Thursday, July 26, 2007

European Electricity

Wow! European electricity is crazy! Well not really; I just needed a powerful first line to entice you to continue reading. But don't worry, I'll keep this post short. Despite how boring this topic is, and how much time I wasted researching, it is useful information for if you are bringing any electronics to Europe.

I'll start off by briefly talking about electricity. Around the world, electricity is classified by a voltage and a frequency. For residential purposes the voltage is between 100V and 240V at 50Hz to 60Hz. North America is 120V at 60Hz and Europe is generally 220V to 240V at 50Hz. Check the following link for a listing of all countries:

Voltage, Frequency, and Socket

It may sound complicated but a lot of electronic companies make their products compatible with a range of voltages and frequencies. You will need to check the power label on your electronics and compare it to the requirements of the countries you are visiting. For example, the picture below shows that my Canon battery charger will work on 100V to 240V and 50Hz to 60Hz. If an electronic fails you will need to buy a power converter.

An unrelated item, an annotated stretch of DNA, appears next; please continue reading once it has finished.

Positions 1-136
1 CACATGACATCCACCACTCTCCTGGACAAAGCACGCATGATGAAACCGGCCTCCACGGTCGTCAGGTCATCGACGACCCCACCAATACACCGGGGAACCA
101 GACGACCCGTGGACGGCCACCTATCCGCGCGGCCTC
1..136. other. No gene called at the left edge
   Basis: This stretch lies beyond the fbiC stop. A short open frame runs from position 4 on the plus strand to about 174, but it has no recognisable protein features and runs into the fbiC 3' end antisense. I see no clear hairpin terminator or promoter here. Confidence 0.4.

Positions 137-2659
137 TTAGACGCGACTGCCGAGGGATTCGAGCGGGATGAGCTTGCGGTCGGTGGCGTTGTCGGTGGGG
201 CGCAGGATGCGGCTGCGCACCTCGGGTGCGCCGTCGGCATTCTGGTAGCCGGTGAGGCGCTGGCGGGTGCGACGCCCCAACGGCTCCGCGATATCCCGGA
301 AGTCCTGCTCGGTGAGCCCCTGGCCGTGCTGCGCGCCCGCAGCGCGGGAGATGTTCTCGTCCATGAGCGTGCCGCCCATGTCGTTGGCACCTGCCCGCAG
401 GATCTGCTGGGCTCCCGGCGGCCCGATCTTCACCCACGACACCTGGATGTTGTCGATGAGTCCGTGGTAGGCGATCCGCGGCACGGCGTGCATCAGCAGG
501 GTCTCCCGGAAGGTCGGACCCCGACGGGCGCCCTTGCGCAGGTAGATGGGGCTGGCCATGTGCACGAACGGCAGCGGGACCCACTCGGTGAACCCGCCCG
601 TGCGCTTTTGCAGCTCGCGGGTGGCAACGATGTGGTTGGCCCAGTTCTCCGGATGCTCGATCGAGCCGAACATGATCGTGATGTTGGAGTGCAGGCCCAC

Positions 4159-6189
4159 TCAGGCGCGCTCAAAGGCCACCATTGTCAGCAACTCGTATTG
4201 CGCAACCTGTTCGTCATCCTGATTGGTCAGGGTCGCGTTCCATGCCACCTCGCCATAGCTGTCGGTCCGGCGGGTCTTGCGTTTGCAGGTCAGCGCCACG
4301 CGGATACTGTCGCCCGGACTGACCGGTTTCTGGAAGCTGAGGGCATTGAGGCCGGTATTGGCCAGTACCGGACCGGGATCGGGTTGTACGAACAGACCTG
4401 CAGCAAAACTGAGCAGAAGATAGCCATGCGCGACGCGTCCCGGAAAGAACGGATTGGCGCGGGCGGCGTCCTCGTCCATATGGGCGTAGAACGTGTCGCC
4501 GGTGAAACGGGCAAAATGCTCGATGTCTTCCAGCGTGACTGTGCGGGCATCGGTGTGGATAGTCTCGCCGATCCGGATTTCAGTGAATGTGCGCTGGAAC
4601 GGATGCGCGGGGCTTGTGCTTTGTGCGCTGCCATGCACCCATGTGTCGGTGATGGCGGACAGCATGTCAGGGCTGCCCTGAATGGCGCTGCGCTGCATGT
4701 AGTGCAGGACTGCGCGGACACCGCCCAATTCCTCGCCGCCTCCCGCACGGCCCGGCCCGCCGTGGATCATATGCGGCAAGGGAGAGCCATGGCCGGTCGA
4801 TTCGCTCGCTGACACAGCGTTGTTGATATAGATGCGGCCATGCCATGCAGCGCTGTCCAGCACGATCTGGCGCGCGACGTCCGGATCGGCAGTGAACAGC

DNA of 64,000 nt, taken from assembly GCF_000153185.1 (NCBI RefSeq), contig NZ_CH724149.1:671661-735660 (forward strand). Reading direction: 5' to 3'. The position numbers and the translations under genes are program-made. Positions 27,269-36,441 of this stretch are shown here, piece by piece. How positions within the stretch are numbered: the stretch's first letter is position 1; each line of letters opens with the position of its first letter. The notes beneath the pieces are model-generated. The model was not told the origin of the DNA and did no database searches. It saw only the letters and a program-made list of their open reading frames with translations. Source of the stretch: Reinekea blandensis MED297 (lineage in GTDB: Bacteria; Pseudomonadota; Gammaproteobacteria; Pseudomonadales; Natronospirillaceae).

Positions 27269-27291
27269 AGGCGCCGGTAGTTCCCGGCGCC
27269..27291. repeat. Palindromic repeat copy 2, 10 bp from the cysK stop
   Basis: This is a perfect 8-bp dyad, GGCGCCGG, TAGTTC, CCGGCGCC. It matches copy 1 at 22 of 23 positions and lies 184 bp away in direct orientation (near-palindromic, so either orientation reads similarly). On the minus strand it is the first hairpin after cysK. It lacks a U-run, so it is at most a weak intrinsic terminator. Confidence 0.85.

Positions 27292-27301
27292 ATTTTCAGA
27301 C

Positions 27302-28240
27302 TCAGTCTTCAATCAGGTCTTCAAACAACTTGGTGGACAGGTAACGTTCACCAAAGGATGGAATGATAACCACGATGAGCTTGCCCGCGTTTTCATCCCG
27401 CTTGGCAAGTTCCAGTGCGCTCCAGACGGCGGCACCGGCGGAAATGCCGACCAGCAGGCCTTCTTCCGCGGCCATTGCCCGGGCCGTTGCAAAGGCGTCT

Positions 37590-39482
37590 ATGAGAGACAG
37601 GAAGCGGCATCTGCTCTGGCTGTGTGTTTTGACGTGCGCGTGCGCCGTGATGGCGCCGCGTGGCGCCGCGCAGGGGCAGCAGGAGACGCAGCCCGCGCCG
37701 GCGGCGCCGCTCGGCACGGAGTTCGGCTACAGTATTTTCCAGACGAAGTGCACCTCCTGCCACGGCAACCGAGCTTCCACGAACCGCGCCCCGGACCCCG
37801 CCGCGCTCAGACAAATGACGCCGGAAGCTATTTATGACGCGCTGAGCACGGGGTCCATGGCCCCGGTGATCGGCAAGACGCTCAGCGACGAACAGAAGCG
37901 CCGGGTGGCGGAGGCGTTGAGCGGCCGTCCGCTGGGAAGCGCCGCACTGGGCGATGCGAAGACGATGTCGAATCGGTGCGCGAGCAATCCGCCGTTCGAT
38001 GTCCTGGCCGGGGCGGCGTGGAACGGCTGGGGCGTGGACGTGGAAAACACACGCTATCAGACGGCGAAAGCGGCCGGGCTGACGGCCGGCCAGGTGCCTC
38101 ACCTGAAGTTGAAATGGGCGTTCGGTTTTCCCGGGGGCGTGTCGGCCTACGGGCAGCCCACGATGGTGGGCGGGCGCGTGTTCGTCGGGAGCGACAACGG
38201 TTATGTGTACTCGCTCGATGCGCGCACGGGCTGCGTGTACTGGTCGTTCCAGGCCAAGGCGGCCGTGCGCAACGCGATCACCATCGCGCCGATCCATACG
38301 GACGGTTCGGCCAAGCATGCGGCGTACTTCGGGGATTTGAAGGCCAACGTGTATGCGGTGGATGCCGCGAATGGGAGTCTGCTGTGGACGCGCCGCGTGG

Note: my iPod, Canon camera, and electric shaver do not need a power converter. However, I will still need socket adapters. Refer to the top link for the list of countries and their respective sockets.

Well, that's about all you need to know about European electricity. Here is another website that I found useful:

Electricity in Europe by

Update (29/07/07): I just bought my adapters and it was a lot easier than I expected. I came in with a printout of each adapter I would be needing for each country. However, it turns out that there is really only 2 types needed for European travel; 1 for the UK and 1 for the rest of Europe. So, basically I was worrying about these adapters for no reason. I bought it from The Source (used to be Radio Shacks) and it comes in a nice light and compact set with 3 adapters (the other for North America/Australia).

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